Assessing Risks to Health
|Publication Date: 03/1993|
|Size: 6 1/8x9 1/4|
|Format|| ||Price|| ||ISBN-13|
|Hardcover|| ||$119.90|| ||978-0-86569-167-4|
John C. Blair, Jack Needleman, Barbara L. Berney, J. Michael McGinnis
Prepared under the auspices of the Department of Health and Human Services, this examination of the methodologies used in assessing health hazards offers important background of the rationale of risk assessment. It uses ten high profile risk areas to compare measurement approaches.
Risk assessment is a highly important activity of numerous governmental health and regulatory bodies. It is on the accuracy of quantitative and qualitative measurement that the decisions of government policymakers depend. Those decisions, of course, are intended to manage risks. That management frequently involves regulations over a wide range of individual and environmental exposures. Bailar and his colleagues examine the methodological challenges faced by federal agencies involved in risk assessment and the sometimes controversial implications and consequences of methodological considerations. The authors query how, given a choice of methods, one is chosen; the role that method-related issues and problems may have in the acceptance of risk assessment findings; and what impact the controversies regarding methods have on the role of risk assessment in overall risk management.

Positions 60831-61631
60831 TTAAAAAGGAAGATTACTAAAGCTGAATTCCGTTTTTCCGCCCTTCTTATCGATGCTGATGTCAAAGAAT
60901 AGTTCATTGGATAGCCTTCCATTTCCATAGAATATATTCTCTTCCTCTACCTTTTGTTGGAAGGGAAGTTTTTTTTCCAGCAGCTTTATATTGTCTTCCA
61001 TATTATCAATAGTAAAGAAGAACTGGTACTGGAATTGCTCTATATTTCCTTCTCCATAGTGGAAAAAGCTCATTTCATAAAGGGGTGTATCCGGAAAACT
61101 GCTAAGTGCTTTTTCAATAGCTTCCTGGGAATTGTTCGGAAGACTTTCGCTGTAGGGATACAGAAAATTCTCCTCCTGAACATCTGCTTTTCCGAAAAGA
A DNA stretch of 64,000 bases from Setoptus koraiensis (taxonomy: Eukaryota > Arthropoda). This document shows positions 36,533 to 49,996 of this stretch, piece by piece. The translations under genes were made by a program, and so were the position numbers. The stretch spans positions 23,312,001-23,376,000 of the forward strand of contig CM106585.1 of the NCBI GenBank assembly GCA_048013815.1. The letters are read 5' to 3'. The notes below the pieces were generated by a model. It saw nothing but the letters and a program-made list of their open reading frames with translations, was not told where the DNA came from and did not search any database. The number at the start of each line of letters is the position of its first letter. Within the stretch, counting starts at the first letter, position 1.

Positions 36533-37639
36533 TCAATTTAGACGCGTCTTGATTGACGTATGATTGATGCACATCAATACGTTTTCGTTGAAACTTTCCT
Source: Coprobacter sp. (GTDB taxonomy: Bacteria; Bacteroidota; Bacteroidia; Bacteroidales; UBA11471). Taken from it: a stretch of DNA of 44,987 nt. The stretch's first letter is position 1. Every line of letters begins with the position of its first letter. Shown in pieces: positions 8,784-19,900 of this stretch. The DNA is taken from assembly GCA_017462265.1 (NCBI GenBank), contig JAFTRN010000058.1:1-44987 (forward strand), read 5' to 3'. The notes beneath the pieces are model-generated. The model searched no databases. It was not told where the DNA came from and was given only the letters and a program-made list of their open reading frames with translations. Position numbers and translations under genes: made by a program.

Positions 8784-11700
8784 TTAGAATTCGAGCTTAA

Ten hazards, as assessed by a range of federal agencies with a variety of assessment methods, give topicality and specificity to the analysis. Among the risks addressed are ethylene dibromide, formaldehyde, passive smoking, and the use of mammography for breast cancer screening. The authors conclude with a setting of priorities for risk assessment because risks to human health clearly outstrip resources available for accurate assessment.
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